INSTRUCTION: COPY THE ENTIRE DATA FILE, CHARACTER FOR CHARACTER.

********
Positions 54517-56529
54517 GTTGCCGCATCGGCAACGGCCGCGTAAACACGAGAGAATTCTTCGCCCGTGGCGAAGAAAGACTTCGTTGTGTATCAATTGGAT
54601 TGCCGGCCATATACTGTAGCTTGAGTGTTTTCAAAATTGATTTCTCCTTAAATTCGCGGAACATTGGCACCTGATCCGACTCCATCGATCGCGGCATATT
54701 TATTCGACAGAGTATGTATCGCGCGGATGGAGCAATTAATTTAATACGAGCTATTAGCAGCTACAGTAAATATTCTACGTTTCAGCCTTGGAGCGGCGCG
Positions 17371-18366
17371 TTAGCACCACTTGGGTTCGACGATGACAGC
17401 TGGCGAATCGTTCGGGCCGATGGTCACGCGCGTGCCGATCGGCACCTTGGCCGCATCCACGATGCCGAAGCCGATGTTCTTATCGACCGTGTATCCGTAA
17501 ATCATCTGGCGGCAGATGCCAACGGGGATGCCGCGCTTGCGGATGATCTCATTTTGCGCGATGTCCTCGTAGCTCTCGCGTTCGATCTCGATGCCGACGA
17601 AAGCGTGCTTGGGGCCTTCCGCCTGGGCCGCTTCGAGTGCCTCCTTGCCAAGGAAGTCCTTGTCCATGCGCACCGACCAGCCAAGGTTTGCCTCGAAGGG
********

Positions 54517-56529
54517 GTTGCCGCATCGGCAACGGCCGCGTAAACACGAGAGAATTCTTCGCCCGTGGCGAAGAAAGACTTCGTTGTGTATCAATTGGAT
54601 TGCCGGCCATATACTGTAGCTTGAGTGTTTTCAAAATTGATTTCTCCTTAAATTCGCGGAACATTGGCACCTGATCCGACTCCATCGATCGCGGCATATT
54701 TATTCGACAGAGTATGTATCGCGCGGATGGAGCAATTAATTTAATACGAGCTATTAGCAGCTACAGTAAATATTCTACGTTTCAGCCTTGGAGCGGCGCG
Positions 17371-18366
17371 TTAGCACCACTTGGGTTCGACGATGACAGC
17401 TGGCGAATCGTTCGGGCCGATGGTCACGCGCGTGCCGATCGGCACCTTGGCCGCATCCACGATGCCGAAGCCGATGTTCTTATCGACCGTGTATCCGTAA
17501 ATCATCTGGCGGCAGATGCCAACGGGGATGCCGCGCTTGCGGATGATCTCATTTTGCGCGATGTCCTCGTAGCTCTCGCGTTCGATCTCGATGCCGACGA
17601 AAGCGTGCTTGGGGCCTTCCGCCTGGGCCGCTTCGAGTGCCTCCTTGCCAAGGAAGTCCTTGTCCATGCGCACCGACCAGCCAAGGTTTGCCTCGAAGGG